Gerry McLaughlin pictured in Corlea, a place very close to his heart. PHOTO Siobhán McNamara
Best known for his work in journalism, Donegal writer Gerry McLaughlin is looking forward to launching his first poetry collection.
Gerry has never been one to shy back from taking the hard line in news and sport reporting. But his poetry collection The Breed of Me and his previous book Local Legends show his deep appreciation for people and place and for the long oral storytelling tradition of his people.
This collection shines a light on the everyday things that most people take for granted, but which together form the rich tapestry of community. In the best folk poetry tradition, it ensures that loved ones will be remembered, that local heroes are elevated to their rightful position, that sporting achievements will long be recalled, and that the connection to land, language and history that shaped a people is solidified.
So what prompted this seasoned journalist to turn his hand to poetry?
“It started in 2017 after my mother Rose passed away, and my father Willie passed away nine months later,” he said.
“It was initially to deal with the grief. I was very close to my mother. After three miscarriages and my stillborn sister baby Rose, I was always going to be spoilt.
“Both of my parents had a massive influence on me and I wanted to honour their memory.”
Gerry describes his parents as ordinary people, adding: “In the grand scheme of things ordinary people don’t get remembered.
“My people on my mother’s side are the Wards, Mac an Bhaird, the bards, and that is why I believe it is in my DNA to write. It wasn’t a thing that I had to work really hard on, a line or an image would come to me and something would grow from that.”
“William Wordsworth described it best when he said poetry was ‘emotion recollected in tranquillity’ and that is a beautiful definition because the idea or image or emotion hits you sometimes like a thunderbolt. You get an idea and you write about it when you are calmed down a bit.”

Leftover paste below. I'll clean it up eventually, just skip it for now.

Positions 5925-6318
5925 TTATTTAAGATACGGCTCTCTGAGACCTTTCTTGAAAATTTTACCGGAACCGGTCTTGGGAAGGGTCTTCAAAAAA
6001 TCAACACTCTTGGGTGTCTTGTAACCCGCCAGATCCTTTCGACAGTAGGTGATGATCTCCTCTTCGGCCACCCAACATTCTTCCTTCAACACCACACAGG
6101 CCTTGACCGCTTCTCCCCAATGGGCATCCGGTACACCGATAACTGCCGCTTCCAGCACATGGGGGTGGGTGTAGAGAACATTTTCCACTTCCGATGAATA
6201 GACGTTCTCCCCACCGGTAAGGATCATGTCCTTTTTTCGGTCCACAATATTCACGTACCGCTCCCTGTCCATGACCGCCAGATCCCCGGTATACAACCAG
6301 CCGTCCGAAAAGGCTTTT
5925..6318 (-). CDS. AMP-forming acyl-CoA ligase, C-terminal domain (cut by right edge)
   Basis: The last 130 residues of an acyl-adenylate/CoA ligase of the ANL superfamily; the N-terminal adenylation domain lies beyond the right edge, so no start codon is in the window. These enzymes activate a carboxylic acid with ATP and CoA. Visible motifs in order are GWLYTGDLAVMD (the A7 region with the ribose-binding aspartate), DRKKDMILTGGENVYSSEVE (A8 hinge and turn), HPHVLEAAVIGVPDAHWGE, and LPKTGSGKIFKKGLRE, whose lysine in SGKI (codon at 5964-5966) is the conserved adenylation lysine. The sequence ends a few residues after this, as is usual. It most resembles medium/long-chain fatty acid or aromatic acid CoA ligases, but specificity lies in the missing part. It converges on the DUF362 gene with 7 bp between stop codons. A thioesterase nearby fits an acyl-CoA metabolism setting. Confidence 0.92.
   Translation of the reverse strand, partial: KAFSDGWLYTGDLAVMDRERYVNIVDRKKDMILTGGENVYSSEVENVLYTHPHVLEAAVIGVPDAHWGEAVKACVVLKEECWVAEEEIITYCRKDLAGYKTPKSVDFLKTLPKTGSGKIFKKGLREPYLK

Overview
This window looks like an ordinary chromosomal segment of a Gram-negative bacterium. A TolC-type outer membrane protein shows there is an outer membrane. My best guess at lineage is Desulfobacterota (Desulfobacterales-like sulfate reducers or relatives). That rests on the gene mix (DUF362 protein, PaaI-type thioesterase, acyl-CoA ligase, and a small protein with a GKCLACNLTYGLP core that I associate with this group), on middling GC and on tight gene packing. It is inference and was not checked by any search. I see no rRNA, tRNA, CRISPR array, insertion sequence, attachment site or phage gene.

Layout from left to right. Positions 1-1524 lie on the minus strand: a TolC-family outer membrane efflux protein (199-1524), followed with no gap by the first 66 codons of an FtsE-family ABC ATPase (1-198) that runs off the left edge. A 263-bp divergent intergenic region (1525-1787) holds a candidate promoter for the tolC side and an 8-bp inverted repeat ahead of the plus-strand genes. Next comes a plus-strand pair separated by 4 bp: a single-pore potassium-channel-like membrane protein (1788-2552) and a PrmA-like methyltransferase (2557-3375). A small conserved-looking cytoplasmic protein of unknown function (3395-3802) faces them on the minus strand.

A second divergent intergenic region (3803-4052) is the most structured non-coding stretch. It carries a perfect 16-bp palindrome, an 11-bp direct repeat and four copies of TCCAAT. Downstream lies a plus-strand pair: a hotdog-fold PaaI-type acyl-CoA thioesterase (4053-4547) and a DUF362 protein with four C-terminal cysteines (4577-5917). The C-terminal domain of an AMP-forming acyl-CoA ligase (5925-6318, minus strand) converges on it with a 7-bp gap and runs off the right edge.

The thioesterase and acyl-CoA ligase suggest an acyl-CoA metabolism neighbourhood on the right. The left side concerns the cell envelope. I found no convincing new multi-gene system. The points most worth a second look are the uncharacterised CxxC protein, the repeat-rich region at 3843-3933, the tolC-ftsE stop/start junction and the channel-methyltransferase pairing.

In his youth, Gerry built on his love of history and Irish language through his studies at UCG.
“I suppose a lot of the poems are linked to the past,” he said. “About 50% are about people who are not with us anymore.
“There is also a very strong sense of history which I would have got from my mother's people, the Wards, who loved to entertain.
“From the other side, I got the love of sport and drama - and maybe melodrama! My father Willie McLaughlin loved to act.”
Gerry certainly captures this strong sense of the people who shaped him in the title of his collection.
“The Breed of Me was my anthem, a reference to my parents and also my uncles and aunts and brothers and sisters. It is rooted in the past and also in the family and the familiar.
“There is something very elemental in that - wanting to remember your own - and that is a very Gaelic thing. Some people say we are obsessed with the past but I say I am celebrating it and putting it down so that other generations can enjoy it.”
The places from Gerry’s life feature strongly too, from his birth in Meenaleck in the Rosses to Marian Terrace in Cloghore and life on the Fermanagh Donegal border.
He also feels a strong link to the homelands of his parents - Corlea where his father grew up, and his mother’s home in the hills of west Fermanagh, Tullygrevagh, which means the rough hilly ground.
Gerry was also shaped to some extent by his time in Galway, and by the many, many people he met along the way.
“Galway will always have a special place in my heart because I went there when I was just 17 and between the jigs and the reels I didn’t get out of it until I was 24,” he said. “My father Willie said it was the longest holiday I ever had!”
Starting his career in Belfast during the Troubles was the very definition of a Baptism of fire, and it too had a profound effect on the young journalist.
“It gave me the start of a great career even though I saw quite a few horrors,” he said.
“But probably the place most of all that I love is Corlea between the village of Belleek and Cashelard.”
This collection is a real gem for those who knew and loved the people and places that are recalled on its pages. But the real magic is the connection that readers feel even if they never knew any of the subjects of the poems.
Gerry said: “The poems could apply to anywhere in rural Ireland because they celebrate the local, and the local does not get celebrated too often.”
Of course, for anyone who knows Gerry, it will come as no surprise that the GAA - and particularly the great sport of hurling - features in this collection.
“The GAA has had a huge influence on our family,” he said.
“My brother Liam and I had the honour of captaining Fermanagh senior footballers and senior hurlers respectively. Under GAA rules, we were totally illegal because we were from Donegal.
“But the sons of Willie and Rose McLaughlin never had any frontiers.”
The Breed of Me will be launched in Rockfield Community Centre (between Belleek and Ballyshannon) on Friday, April 29 at 7.30pm. Special guests will include Irish language poet Sean O’Coisdealbha and Galway hurling legend Joe Connolly.
A great evening’s entertainment is guaranteed and everyone is welcome.
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